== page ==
“Brands which benefit from home-bound consumers already have an advantage of being seamlessly integrated into people’s lives,” observes Prachawan Ketavan, senior strategy director at Superunion Thailand. “To maintain relevance, they have to continue to engage and reassure consumers with new possibilities.”

Gaming in high gear

Brand 2020 ranking 2021 ranking
Nintendo Switch 167 81
Sony Playstation 35 29
League of Legends NA 96
Call of Duty NA 123

Prophet’s senior engagement manager, Lily Wen explains that for categories such as home, ecommerce, and health and fitness, a fundamental question to ask is whether these categories simply provide an alternative that meets existing consumer needs when there are physical barriers, or whether they have satiated unmet needs that existed before the pandemic.

In the Asia's Top 1000 Brands listing, one of the standout categories that has gained in recent years is gaming, and this year we separated gaing titles and gaming consoles/hardware, in a nod to the importance accorded to brands in this space. For example, Nintendo Switch has made strong strides in 2021, up from 167 last year to 81 this time around, while further up the rankings, while Sony Playstation is up from 35 to 29. Bolstering the strength of this category, games such as League of Legends and Call of Duty have both made their debuts.

“If the growth has been centered around ease, convenience, efficiency, the demand will still exist as the world recovers—not in an exponential way, but sustainable,” Wen adds. “However, it could be less sustainable if the growth has been centered primarily around virtual/remote experience and social connections that are more of alternatives of in-person experience.”

But, as we consider how many of these brands have been able to profit during the pandemic, what of companies in operating in highly impacted sectors such as travel, leisure and hospitality? According to this year’s findings, some have ridden out the storm surprisingly well (Shangri-La, the luxury hotels chain gained 20 places in 2021), but on the whole brands ranging from Agoda to venerable Singapore Airlines have predictably struggled.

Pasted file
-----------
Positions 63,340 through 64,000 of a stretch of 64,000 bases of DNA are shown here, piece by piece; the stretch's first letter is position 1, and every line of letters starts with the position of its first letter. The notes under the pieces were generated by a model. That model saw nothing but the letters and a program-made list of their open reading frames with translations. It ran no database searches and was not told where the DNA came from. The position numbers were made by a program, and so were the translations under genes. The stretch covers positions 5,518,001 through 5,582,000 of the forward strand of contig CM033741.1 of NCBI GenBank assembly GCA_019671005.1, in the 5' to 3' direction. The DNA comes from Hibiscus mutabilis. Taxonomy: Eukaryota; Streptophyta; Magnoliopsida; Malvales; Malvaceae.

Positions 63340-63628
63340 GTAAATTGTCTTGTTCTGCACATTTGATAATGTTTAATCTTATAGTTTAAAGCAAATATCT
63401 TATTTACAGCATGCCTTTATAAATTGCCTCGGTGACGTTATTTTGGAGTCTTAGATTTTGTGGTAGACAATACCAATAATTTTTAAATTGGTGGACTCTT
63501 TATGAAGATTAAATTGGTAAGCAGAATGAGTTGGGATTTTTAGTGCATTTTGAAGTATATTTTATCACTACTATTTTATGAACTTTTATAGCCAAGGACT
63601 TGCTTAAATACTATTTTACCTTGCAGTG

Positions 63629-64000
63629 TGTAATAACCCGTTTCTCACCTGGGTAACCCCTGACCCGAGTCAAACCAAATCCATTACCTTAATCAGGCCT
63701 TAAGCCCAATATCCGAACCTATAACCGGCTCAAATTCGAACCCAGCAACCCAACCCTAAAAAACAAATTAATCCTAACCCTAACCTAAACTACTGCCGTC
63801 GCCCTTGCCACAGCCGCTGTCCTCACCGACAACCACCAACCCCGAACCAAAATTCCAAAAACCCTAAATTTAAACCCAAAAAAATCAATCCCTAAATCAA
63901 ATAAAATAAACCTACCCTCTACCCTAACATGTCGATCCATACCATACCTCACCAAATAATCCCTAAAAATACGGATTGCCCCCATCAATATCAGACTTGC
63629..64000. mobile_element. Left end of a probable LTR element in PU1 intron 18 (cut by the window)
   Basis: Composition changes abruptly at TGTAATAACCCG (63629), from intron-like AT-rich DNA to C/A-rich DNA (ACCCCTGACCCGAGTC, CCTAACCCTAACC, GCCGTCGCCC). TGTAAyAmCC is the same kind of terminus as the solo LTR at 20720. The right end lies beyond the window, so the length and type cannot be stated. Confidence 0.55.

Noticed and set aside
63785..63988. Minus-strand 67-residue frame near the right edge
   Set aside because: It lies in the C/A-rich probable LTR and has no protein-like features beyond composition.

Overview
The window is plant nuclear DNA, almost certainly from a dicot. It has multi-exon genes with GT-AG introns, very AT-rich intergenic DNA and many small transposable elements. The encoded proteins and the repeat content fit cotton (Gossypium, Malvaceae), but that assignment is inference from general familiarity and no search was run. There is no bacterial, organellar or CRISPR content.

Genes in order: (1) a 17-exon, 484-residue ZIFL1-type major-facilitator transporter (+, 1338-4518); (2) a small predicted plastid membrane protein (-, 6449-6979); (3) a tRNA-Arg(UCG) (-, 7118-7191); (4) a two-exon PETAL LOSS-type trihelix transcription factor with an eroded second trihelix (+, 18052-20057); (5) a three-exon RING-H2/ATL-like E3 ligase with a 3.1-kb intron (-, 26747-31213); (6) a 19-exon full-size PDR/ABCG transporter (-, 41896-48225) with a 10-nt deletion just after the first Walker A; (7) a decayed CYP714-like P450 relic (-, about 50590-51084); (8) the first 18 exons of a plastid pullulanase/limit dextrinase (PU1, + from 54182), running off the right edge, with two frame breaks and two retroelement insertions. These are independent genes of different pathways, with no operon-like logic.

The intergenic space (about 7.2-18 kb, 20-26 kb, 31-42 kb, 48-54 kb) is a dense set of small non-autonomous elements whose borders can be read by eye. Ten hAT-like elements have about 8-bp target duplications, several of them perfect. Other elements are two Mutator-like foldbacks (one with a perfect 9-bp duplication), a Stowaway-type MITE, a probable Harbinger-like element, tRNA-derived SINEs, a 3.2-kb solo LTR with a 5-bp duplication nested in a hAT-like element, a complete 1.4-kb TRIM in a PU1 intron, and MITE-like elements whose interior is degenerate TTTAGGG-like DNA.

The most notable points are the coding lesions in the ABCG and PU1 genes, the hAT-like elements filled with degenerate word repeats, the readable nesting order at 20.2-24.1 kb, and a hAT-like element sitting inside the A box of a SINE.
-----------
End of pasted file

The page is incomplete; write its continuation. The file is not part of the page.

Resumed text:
“While the aviation and hospitality sectors have endured significant challenges, they have also adapted in many ways—destination-less flights and Michelin-star picnic baskets just to name a couple,’ contends Cummings of Landor & Fitch. “It’s not a question of if we return to the skies, but how these brands can reconnect with their customers in a meaningful way. That is what truly represents the new challenge for brands in the world today.”

Travel and hospitality brands could recover fast, but the re-activation is crucial, and brands need to be prepared, cautions Wen of Prophet. “On one side the needs for leisure travel have actually been elevated during the pandemic—it now goes beyond functional needs of 'getaway' and 'relax', and become stronger to an aspirational level: freedom, hopes, and a spirit of life,” she says, “At the same time, consumers’ expectation on the basic would also be higher—hygiene, in-room essentials, facilities and kids-related experiences.”